Becky Chamber’s Hugo-winning “A Psalm for the Wild-Built” offers hope for the apocalypse

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As readers and authors, we know that books matter. They help us process contemporary problems, timeless emotions, and imagine futures both desolate and hopeful. Reading fiction isn’t only an escape from real life, but an answer to it.

A Psalm for the Wild-Built answers the current crises of our present moment—climate change, automation, the wholesale destruction of our integral natural habitats—with an answer of hope and sustainability. Set 200 years into the future, Chambers presents a paradigm sometimes difficult to imagine: one where humans have “figured it out” and now live sustainably and peacefully within their environment. This change is precipitated by “the Awakening,” when all robots suddenly and unexpectedly gained consciousness. Humans (this is where the hopeful solarpunk aspect comes in)—respected this fellow consciousness and changed their entire society around it. The robots left for the wild, and humans marked out clear territories of where they would (and would not) inhabit, promising to leave the new robot society undisturbed.

When the story opens, our main hero—monk Dex—has everything they need, but still feels something is missing within their life. This urge manifests in an intense need to hear the sound of crickets, which largely went extinct before the Awakening as part of intensive, harmful impacts of humans on the natural landscape.

Dex abandons their sustainable city and quiet life as a gardener to become a tea monk, a nomad who travels the length of human settlement, listening non-judgmentally to people’s problems and offering cups of tea. (Tea-drinkers, myself included, will especially appreciate this extraordinarily comfy vision of the future.) While traveling deep into areas unvisited by humans for centuries, Dex meets an unlikely friend: a robot named Splendid Speckled Mosscap. Mosscap is on a mission to “check in” on human society on behalf of all robots, asking one specific question: “What do humans need?” As Mosscap and Dex find out together, this is a nebulous question.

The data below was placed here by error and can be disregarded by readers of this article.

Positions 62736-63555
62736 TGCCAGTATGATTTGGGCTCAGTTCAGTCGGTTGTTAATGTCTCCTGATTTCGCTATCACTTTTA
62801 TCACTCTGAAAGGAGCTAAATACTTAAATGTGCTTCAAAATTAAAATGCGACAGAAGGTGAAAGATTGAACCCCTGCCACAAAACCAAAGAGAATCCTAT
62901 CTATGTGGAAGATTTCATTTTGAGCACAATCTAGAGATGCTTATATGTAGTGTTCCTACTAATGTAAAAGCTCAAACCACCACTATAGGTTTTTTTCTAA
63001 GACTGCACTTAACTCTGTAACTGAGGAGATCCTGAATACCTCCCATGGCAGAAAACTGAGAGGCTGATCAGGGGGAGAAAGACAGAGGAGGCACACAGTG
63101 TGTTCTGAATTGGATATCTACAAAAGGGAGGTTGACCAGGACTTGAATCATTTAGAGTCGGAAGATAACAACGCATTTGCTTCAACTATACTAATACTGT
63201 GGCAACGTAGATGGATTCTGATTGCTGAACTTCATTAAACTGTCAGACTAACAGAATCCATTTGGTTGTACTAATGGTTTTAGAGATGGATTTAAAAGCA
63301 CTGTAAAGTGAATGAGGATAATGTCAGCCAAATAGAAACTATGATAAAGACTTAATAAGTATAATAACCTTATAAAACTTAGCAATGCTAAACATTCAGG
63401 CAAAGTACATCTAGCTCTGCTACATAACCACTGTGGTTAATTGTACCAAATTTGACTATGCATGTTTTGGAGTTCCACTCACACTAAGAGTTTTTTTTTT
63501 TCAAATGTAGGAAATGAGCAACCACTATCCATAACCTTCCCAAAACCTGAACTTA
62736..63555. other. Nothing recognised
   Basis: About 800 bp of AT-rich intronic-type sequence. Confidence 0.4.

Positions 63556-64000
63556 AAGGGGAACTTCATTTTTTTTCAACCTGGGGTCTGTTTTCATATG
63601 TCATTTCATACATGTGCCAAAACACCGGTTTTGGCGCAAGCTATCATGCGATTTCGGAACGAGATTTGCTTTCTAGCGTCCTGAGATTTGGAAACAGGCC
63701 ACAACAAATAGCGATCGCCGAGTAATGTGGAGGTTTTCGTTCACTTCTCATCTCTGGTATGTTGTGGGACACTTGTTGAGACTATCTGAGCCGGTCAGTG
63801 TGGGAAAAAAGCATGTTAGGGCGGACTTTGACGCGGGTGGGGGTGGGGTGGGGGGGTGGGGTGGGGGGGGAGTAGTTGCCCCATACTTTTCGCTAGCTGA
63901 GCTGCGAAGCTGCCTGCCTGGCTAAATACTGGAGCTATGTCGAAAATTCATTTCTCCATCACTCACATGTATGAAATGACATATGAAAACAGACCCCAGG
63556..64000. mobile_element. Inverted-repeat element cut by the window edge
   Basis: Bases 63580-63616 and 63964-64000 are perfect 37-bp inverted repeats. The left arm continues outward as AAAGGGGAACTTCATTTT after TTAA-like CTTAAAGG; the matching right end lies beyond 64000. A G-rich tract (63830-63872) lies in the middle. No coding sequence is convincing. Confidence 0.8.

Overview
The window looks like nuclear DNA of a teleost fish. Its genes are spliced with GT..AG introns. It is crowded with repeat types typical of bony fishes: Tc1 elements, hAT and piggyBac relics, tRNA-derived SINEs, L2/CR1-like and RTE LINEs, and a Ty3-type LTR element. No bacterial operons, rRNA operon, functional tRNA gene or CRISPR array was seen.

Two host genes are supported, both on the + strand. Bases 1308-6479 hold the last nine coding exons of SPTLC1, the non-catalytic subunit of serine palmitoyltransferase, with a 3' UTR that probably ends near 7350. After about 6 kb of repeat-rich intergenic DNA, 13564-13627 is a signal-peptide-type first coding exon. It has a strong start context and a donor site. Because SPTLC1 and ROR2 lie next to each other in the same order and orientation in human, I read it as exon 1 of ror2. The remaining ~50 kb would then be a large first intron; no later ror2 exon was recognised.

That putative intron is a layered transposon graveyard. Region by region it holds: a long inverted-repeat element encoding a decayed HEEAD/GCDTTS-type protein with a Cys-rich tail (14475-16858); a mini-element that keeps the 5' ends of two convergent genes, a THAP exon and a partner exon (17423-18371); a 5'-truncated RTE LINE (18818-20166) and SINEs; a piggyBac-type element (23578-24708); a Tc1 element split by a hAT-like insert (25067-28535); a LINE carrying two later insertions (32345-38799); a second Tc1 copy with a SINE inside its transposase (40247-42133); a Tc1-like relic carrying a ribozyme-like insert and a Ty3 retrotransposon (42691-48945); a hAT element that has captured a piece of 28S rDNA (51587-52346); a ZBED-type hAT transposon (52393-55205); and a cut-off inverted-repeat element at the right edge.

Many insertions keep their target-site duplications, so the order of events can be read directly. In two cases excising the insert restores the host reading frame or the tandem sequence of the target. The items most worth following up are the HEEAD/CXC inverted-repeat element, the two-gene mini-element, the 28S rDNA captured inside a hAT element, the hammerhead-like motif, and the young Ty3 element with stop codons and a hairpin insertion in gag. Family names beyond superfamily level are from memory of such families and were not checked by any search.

A Psalm for the Wild-Built emanates warmth and comfort while simultaneously asking deep philosophical questions of morality, consciousness, and place. The premise of a society that has found peace within itself and the natural world is astonishing, and watching the highs and lows of Dex and Mosscap’s friendship is lovely to read. Chambers has already established her place within the SFF world with her Hugo-winning Wayfarers series, and Psalm for the Wild-Built is a wonderful continuation of her signature style. For more (cozy) adventures with Dex and Mosscap, check out the recently released second installment of the Monk and Robot duology: A Prayer for the Crown-Shy.

Carla Nordlund is a freelance developmental editor, book coach, and writer. She works with authors of fantasy, historical fiction, and romance to strengthen both their manuscripts and writing practice. You can find her on Twitter at @silverrunedit for writing tips and puppy nose boops, and at Silver Run Indexing and Editing.